The Holy Spirit continues to invite young women and men to live as members of professed religious communities. The problem is that it is increasingly more difficult to hear that invitation, let alone know how to respond in an age when professed religious are hardly seen in the public square and commitment to such a way of life is rarely supported within the wider culture.
Part of the problem is the amount of wealth in our society. The affluence and comfort that comes with the way we live in the “post-industrial world” masks our fragility, finitude and dependence. Like so many Europeans during the industrial age before us, we have found ourselves “not needing God anymore” from social standpoint.
On the other hand, in those places in our world where the luxuries that so many take for granted in this nation hardly register as a dream, there is only God who can provide the hope amid suffering, the release amid pain and the promise of life unlike the destitution experienced by so much of the global population. I can’t help but wonder whether this daily existential encounter with one’s own poverty helps explain the large numbers of those willing to respond to the Holy Spirit’s invitation in our time.
This raises certain challenges, the solutions to which I do not yet have. One major hurdle in trying to wrap my head around this sort of trend is why abject poverty is the seeming ground for bountiful religious life. I wonder if it isn’t really abjection that God desires in providing the condition for the possibility of women and men responding to the Holy Spirit’s invitation with an echo of Mary’s Fiat, but instead a reminder of everyone’s need to embrace evangelical poverty.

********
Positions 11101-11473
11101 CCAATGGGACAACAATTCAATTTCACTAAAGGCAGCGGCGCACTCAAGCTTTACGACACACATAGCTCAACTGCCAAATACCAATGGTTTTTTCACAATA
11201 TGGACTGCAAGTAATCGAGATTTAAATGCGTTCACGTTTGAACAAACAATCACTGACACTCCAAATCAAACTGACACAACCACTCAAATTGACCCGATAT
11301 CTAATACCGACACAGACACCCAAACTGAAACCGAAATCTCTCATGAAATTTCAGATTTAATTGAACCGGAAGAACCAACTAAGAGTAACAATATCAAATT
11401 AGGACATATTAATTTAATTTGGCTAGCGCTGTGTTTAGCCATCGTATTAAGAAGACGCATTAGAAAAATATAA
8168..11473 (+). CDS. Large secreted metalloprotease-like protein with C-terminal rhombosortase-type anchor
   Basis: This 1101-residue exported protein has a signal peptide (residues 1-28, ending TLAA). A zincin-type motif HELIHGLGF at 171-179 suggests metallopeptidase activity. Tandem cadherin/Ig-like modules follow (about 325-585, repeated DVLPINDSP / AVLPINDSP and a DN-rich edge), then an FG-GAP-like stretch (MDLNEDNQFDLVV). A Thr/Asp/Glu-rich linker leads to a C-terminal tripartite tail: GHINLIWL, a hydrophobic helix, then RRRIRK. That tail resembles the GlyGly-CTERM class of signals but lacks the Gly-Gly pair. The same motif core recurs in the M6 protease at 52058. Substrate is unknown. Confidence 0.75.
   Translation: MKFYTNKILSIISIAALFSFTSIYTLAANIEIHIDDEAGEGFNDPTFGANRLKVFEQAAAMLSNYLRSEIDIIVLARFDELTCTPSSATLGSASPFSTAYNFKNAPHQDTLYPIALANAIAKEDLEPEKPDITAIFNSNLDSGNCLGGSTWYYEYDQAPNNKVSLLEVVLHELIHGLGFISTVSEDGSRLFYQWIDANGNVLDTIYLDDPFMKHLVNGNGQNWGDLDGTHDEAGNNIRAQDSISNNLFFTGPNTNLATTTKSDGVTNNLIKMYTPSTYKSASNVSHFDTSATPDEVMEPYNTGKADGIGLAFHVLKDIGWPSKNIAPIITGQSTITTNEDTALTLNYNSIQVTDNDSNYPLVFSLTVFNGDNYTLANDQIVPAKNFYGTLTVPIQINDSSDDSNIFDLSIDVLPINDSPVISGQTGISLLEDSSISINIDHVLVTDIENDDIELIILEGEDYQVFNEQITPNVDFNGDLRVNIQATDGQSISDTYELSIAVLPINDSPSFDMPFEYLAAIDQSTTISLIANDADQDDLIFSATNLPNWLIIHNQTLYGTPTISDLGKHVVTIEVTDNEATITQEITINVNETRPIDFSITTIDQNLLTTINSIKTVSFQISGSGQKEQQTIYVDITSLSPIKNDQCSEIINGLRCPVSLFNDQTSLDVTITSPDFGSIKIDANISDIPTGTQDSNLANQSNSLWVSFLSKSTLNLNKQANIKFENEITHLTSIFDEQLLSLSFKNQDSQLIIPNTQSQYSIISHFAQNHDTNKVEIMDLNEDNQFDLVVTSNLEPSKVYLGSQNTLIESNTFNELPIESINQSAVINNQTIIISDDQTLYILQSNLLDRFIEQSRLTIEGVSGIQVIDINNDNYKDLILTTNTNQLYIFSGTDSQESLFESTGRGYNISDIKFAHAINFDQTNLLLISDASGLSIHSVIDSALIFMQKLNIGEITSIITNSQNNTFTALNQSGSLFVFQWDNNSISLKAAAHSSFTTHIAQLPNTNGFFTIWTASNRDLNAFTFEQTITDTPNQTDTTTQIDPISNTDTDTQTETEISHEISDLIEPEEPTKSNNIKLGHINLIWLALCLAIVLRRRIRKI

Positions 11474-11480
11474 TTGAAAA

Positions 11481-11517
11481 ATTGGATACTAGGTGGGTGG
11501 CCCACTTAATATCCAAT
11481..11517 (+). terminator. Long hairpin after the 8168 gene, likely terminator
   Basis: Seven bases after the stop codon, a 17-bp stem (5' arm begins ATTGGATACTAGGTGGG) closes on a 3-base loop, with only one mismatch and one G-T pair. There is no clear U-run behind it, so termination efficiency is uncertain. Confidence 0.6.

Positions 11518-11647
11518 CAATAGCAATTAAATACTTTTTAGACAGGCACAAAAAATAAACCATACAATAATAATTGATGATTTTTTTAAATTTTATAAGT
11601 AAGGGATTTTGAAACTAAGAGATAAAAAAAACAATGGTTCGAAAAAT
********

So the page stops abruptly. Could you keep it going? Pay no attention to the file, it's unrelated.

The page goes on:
Living as Christ teaches us in the Gospel – without anything of our own – is what all are called to do by virtue of baptism. This evangelical poverty serves, as liberation theologians so keenly remind us, as both a protest against abjection and as fecund grounding for Christian growth. In distancing one’s self from the overly hyper materialistic and consumption-driven culture of our society, one begins to recognize the neo-Pelagianism that summarizes the popular spirit that says: “we no longer need God. We can do (buy) it ourselves!”
Sure, one doesn’t say so with as many words, she or he continues to say “in God we trust” and sings some cheery songs at Church each week. But it is not our words that mark us. Jesus warned that it would not simply be our saying “Lord, Lord” that will cut it. Our actions indeed speak, shout, proclaim so much more than our words. We act as if we no longer needed God. We can afford to do so.
I don’t know what the answer is or even how to make sense of what I’ve been reflecting on here. I certainly wish to avoid romanticizing material poverty, that indeed threatens human dignity. Yet, there is something to be said about the distance that evangelical poverty can provide for those who seek to follow God more perfectly. Perhaps only then might the next generation of women and men religious be able to hear the Spirit and respond to Her invitation.